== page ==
Many wonderful small businesses around the world, from restaurants to product manufacturers, are run by families. In my opinion, these companies have a lot of longevity built into them, because exit strategies rarely cross the minds of founders, and family ties keep the employee retention rate high. But, there is the caveat: family businesses are great… if you are a member of the family.
If you are an outsider, there are several dangers:
- Blood is thicker than water. If push comes to shove, you will be shoved. Even if you are the most productive employee, you are not family, and fairness and professional treatment may not be extended to you.
- Family politics = major distraction. There is unavoidable family baggage on top of regular office politics. Are you politically savvy enough to survive?
- Nepotism. Merit is rarely a criterion. Enough said.
- Sibling rivalry. Even Baby-boomer founders can act like kids, and I have seen grown men get into pissing matches that even teenage siblings can’t top. This can kill a company.
- Family traditions. Being an innovator (without the founders’ or major shareholders’ voting rights) is not an easy feat. Family ways can infiltrate the business and add an additional hurdle to innovation. Are you ready to push that boulder up the mountain? Have you heard of Sisyphus?
Just to be clear, there are some very good family-run companies that treat their non-family employees with absolute respect. If the company is run by a meritocratic matriarch or patriarch, you just may be in luck. I worked for my father when I was a teenager, and he did not cut me any slack for being his son. I have also heard of several examples of family-run companies that did reach an exit event (sales, merger, etc.) and shared the wealth with ALL their employees. So please don’t be discouraged if you get an offer from a family-run company, but do take the following safeguards into consideration to save your bacon:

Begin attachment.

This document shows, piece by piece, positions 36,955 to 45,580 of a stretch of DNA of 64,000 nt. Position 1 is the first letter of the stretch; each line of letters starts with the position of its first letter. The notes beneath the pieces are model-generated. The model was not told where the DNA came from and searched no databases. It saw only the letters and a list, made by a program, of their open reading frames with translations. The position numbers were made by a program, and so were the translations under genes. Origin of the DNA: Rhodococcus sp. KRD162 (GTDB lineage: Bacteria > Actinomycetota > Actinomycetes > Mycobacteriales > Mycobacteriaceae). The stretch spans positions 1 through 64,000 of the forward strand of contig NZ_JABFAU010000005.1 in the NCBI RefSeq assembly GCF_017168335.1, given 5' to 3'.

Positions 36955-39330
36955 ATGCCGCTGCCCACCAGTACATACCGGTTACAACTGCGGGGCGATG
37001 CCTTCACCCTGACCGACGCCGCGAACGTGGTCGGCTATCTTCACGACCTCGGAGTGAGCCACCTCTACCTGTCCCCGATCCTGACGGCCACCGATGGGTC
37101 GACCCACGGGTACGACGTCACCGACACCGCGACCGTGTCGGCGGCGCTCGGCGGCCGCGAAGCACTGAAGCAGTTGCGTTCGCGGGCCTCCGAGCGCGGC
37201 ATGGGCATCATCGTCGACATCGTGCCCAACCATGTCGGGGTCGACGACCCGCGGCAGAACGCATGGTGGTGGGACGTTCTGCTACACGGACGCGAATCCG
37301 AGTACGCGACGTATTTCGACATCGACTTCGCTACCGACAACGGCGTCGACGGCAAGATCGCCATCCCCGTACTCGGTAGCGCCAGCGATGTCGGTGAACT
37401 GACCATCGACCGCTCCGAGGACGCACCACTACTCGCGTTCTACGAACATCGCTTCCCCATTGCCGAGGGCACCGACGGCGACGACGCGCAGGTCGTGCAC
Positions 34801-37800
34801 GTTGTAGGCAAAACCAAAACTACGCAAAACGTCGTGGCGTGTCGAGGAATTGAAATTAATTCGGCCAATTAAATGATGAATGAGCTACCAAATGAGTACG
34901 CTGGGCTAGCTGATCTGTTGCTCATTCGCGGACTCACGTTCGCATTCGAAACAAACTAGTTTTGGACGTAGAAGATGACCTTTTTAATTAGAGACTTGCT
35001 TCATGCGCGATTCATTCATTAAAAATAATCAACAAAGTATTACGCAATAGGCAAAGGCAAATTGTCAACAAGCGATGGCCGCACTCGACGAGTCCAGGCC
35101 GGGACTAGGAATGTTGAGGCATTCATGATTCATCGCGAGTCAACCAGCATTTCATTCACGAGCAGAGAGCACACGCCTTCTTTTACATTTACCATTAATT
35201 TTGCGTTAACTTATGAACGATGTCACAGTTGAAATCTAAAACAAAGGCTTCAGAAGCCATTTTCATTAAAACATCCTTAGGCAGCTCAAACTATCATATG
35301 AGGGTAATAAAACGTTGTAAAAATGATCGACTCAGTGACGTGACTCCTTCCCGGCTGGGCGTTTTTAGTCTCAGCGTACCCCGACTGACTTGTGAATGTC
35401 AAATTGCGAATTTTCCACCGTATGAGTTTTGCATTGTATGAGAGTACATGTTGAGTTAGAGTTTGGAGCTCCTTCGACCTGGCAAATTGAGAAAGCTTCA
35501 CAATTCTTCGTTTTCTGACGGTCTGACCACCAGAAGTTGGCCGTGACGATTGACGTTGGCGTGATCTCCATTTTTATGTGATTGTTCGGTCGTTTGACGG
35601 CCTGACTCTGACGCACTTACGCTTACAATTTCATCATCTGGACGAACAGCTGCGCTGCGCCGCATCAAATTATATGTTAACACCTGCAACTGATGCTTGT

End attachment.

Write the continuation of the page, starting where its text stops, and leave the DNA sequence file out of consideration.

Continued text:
- Cash is king! Get paid and don’t get enamored with equity BS. Now don’t take me wrong, I would never turn down equity, but I also know to value it like lottery tickets. A family-owned business provides job security to family members, so you are very unlikely to partake in any kind of juicy sale of the business? Profit sharing trumps equity in this case.
- Who has how much of the pie? Pay special attention to the distribution of voting rights. The best situation is when the majority of the voting rights are held by one family member. If you have a parent and several siblings with equal rights, think twice, because decision making will take forever and tough choices may never be made.
- Do the job, deliver the value you are paid for… but don’t forget, you are not family. You can be the superstar, but it will not be enough. Keep your network fresh and eyes open and have a clear exit strategy in place.
If you have worked for a family-owned company, please share your observations in the comments section.